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Patient regrets after bilateral prophylactic mastectomy


Background: The discovery of a cadre of breast cancer susceptibility genes has resulted in an increase in the number of women seeking information about prophylactic breast surgery, but virtually no large-scale prospective databases exist to assist women considering prophylactic mastectomy.

Methods: The authors constructed a National Prophylactic Mastectomy Registry comprised of a volunteer population of 817 women from 43 states who have undergone prophylactic mastectomy.

Results: In the registry, 370 women had undergone bilateral prophylactic mastectomy. Twenty-one (5%) women expressed regrets about the procedure. The median follow-up was 14.6 years (mean 14.8 years; range 0.2–51 years). Those with regrets were subsetted into those with major (n=10) or minor (n=7) regrets. Regrets were more common in those women with whom discussion about prophylactic mastectomy was initiated by a physician (19/255), compared with patients who initiated the discussion themselves (2/108;P<.05).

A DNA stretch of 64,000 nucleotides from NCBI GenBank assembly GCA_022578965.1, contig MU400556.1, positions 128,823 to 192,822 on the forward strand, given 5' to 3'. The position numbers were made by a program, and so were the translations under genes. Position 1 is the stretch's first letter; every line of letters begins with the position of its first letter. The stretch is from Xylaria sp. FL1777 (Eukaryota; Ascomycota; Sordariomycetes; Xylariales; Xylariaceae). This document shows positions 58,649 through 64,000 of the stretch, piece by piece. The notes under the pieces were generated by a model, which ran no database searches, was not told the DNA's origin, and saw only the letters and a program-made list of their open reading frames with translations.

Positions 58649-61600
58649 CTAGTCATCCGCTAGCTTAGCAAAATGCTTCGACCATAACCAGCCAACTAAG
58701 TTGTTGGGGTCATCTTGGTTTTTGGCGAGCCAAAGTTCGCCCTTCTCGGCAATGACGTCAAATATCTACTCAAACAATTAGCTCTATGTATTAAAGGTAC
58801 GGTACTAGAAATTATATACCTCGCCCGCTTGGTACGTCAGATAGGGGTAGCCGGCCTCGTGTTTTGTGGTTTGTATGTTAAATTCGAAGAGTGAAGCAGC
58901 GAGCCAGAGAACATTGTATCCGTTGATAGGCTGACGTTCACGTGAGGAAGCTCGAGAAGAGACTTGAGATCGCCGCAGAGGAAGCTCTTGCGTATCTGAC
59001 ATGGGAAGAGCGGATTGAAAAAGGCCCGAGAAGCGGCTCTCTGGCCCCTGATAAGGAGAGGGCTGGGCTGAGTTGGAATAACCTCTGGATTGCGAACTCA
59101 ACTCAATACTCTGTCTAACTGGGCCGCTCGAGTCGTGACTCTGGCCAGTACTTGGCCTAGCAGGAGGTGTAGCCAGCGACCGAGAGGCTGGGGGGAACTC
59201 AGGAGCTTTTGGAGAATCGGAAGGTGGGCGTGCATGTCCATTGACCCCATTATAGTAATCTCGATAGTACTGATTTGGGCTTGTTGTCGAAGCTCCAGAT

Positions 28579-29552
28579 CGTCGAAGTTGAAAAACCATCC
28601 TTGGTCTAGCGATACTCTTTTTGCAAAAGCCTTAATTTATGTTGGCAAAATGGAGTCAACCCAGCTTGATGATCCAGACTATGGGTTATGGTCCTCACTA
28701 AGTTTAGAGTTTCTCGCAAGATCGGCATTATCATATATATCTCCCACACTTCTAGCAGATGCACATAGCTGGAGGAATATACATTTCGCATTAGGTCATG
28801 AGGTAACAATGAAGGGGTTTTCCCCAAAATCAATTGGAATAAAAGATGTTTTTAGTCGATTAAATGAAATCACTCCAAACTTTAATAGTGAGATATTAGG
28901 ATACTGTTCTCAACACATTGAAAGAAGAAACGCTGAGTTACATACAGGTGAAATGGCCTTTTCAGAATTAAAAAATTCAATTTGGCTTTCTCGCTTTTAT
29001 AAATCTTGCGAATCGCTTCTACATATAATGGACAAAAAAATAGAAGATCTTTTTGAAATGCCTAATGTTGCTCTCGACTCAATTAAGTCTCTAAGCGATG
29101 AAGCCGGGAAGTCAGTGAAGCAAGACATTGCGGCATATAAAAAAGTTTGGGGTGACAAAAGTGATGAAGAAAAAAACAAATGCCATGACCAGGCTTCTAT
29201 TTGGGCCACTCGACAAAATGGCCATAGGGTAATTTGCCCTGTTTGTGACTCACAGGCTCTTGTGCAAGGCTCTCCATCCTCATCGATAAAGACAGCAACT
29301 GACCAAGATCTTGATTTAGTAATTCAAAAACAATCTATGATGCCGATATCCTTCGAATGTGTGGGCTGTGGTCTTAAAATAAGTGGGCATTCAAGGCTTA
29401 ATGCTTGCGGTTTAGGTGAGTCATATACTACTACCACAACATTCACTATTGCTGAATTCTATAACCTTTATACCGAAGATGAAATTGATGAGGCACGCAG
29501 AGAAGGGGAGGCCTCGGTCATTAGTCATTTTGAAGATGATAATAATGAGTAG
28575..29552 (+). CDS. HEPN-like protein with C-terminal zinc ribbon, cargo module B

Conclusions: The overall satisfaction rate of 95% reported here may be explained by the voluntary nature of this registry. The most important factor that predicts an unfavorable outcome following bilateral prophylactic mastectomy is a physician-initiated discussion.

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Borgen, P.I., Hill, A.D.K., Tran, K.N. et al. Patient regrets after bilateral prophylactic mastectomy. Annals of Surgical Oncology 5, 603–606 (1998).

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Key Words

  • Breast cancer
  • Genetics
  • Prophylactic mastectomy